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Jacobin whitewashes union sell-out at Australian General Mills factory

On June 28, Jacobin published an article by John Falzon entitled “Workers in Australia Launched a Strike Against General Mills. They Just Won.” This followed just five days after an earlier piece, purportedly written by an anonymous General Mills worker, “General Mills Workers Speak Out: ‘Be Strong, Fight for Your Rights, and Fight for a Decent Pay Raise’.”

Workers, along with UWU officials and Labor MP Ed Husic outside General Mills (Credit: Facebook/Ed Husic)

The central thrust of both articles was to whitewash the role of the United Workers Union (UWU) in isolating and ultimately selling out more than 80 workers at the General Mills food production plant in Rooty Hill.

It is significant that Jacobin, a US-based pseudo-left website and magazine closely affiliated with the Democratic Socialists of America (DSA), would devote two articles to a small dispute in western Sydney which was almost entirely ignored by the corporate media in Australia.

Jacobin’s coverage of the General Mills dispute is designed to prevent what the upper-middle-class layers it represents fear most—any outbreak of the class struggle that threatens the grip of the trade union bureaucracy in the US or internationally.

While Falzon characterises the General Mills dispute as a “remarkable victory” and a model for workers to follow, it was, in reality, a significant betrayal by the union bureaucracy.

After three weeks on strike, the UWU rammed through a sell-out deal that fell short of the union’s meagre demand for a 3 percent per annum pay rise, and did nothing to address the other key issues in the dispute, job security and rampant casualisation.

Falzon falsely claims that the deal accepted by the UWU includes “a wage rise of 9 percent over three years,” but in fact workers will receive a mere 8.25 percent pay rise over that period. This is unlikely to even cover the rising cost of living, let alone reverse the years of wage stagnation that Falzon points to as a major concern for the Australian working class.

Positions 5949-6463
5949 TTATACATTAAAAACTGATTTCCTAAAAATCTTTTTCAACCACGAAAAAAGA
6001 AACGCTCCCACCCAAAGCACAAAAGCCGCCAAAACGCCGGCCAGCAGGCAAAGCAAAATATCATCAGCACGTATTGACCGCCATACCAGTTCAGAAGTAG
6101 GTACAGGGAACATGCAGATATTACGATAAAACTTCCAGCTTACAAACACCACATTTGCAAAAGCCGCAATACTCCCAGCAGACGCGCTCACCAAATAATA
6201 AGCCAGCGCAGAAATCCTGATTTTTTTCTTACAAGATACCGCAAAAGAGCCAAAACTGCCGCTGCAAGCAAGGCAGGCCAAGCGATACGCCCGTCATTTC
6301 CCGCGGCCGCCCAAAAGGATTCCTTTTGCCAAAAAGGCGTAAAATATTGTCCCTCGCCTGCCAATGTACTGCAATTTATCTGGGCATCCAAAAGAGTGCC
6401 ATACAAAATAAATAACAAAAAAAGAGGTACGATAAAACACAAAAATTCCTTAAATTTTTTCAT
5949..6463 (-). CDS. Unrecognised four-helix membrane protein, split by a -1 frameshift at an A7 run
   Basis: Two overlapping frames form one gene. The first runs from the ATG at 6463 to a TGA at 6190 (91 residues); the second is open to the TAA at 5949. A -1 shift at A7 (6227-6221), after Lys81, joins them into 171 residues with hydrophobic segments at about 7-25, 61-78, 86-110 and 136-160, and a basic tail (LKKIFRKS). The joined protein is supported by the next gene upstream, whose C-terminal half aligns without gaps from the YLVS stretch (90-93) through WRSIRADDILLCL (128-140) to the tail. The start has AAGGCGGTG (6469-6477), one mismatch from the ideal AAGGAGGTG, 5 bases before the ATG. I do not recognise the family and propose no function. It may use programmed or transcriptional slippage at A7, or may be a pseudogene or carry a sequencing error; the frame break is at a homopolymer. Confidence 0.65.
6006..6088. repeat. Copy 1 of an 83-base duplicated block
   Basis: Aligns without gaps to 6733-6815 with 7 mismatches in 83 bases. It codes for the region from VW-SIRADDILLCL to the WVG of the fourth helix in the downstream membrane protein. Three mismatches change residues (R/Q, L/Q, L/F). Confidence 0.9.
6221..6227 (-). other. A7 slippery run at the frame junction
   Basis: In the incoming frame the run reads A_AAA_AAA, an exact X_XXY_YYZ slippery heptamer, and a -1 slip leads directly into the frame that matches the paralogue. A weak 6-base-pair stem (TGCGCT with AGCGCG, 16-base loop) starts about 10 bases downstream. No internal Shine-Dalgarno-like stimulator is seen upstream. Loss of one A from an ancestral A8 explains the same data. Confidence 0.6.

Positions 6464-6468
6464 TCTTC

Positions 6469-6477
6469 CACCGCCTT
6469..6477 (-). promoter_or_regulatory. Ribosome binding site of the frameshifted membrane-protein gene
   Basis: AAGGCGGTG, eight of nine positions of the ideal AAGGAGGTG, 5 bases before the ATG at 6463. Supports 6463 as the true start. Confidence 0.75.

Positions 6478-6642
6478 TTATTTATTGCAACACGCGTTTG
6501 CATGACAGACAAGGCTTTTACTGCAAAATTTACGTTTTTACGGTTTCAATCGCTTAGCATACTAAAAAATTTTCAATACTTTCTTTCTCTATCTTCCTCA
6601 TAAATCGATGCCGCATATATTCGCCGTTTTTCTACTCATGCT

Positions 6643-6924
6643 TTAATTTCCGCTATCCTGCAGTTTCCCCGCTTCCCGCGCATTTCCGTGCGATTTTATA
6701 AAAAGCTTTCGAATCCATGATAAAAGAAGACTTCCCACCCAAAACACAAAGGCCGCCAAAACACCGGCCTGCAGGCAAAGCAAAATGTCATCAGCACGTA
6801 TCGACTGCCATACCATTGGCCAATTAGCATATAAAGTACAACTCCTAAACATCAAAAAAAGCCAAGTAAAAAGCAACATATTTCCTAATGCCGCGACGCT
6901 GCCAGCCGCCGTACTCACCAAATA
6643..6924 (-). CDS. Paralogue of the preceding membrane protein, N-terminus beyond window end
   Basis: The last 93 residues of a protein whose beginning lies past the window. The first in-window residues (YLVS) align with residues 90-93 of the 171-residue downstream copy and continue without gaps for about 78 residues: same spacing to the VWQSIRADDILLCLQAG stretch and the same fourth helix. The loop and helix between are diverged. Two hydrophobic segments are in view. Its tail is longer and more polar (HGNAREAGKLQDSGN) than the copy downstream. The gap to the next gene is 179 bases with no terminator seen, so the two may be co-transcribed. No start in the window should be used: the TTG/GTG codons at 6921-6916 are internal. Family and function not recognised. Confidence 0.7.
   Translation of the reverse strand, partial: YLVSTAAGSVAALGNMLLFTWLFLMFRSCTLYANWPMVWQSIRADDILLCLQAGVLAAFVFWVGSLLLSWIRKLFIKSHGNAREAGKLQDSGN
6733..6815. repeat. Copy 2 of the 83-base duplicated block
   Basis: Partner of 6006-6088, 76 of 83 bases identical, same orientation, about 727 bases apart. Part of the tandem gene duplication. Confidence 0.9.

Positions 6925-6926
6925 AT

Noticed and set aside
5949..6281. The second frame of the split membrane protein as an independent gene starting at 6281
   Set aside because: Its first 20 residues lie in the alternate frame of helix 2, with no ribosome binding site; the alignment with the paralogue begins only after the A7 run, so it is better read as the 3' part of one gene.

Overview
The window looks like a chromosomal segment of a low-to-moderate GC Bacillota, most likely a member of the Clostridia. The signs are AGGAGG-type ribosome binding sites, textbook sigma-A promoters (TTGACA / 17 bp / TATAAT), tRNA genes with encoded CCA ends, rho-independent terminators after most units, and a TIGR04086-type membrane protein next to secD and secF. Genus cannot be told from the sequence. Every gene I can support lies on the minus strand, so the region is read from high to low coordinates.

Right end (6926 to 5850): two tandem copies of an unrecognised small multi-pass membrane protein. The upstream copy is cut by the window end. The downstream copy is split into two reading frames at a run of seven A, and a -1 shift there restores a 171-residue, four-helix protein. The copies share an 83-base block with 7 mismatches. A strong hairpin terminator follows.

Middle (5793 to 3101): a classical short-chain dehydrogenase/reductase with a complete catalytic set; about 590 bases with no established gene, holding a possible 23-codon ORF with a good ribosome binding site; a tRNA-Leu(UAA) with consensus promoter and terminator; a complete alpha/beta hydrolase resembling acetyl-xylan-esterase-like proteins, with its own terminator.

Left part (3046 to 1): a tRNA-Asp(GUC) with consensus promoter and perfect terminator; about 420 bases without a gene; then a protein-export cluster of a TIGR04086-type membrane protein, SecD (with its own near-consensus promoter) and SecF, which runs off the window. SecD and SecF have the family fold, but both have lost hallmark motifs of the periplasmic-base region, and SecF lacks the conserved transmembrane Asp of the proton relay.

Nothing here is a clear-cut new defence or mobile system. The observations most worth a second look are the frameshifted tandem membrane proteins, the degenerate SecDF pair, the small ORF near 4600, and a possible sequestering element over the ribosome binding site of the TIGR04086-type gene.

On the contrary, the miserly pay increases hailed as victories in recent disputes including at General Mills, McCormick Foods and Smeaton Grange demonstrate that workers cannot fight wage suppression or any other attacks on their jobs and conditions within the framework of the unions.

Pointing to the “inequality and hardship” faced by casual workers, Falzon states: “Insecure workers are less likely to take the kind of strike action that the General Mills staff took, because they feel atomised, vulnerable, and in no position to demand better wages and conditions.”

In the Rooty Hill dispute, the UWU played a leading role in this atomisation. Although the wages of casual workers at the plant are determined by the enterprise agreement, they are excluded from the bargaining process because they are not directly employed by General Mills. This is a product of Australia’s draconian industrial relations laws, rooted in the Hawke-Keating Labor governments of the 1980s and 90s and enforced by the unions.

Far from objecting to these anti-democratic restrictions, codified in the last federal Labor government’s Fair Work legislation, the UWU embraced them, promoting hostility between the striking permanent workers and the casuals, who had no legal option but to continue working.

The union itself is responsible for the fact that around half of the plant’s workforce is “vulnerable” in this way. The UWU and its predecessor, the National Union of Workers, have, in successive enterprise agreements since at least 2004, allowed General Mills to employ an unlimited number of casuals through labour hire firms, with no obligation to offer them permanent jobs.

While “improved job security” was a key concern for workers in the dispute, the union’s proclamation that all conditions from the previous enterprise agreement have been retained, indicates that the UWU has again allowed this to continue.

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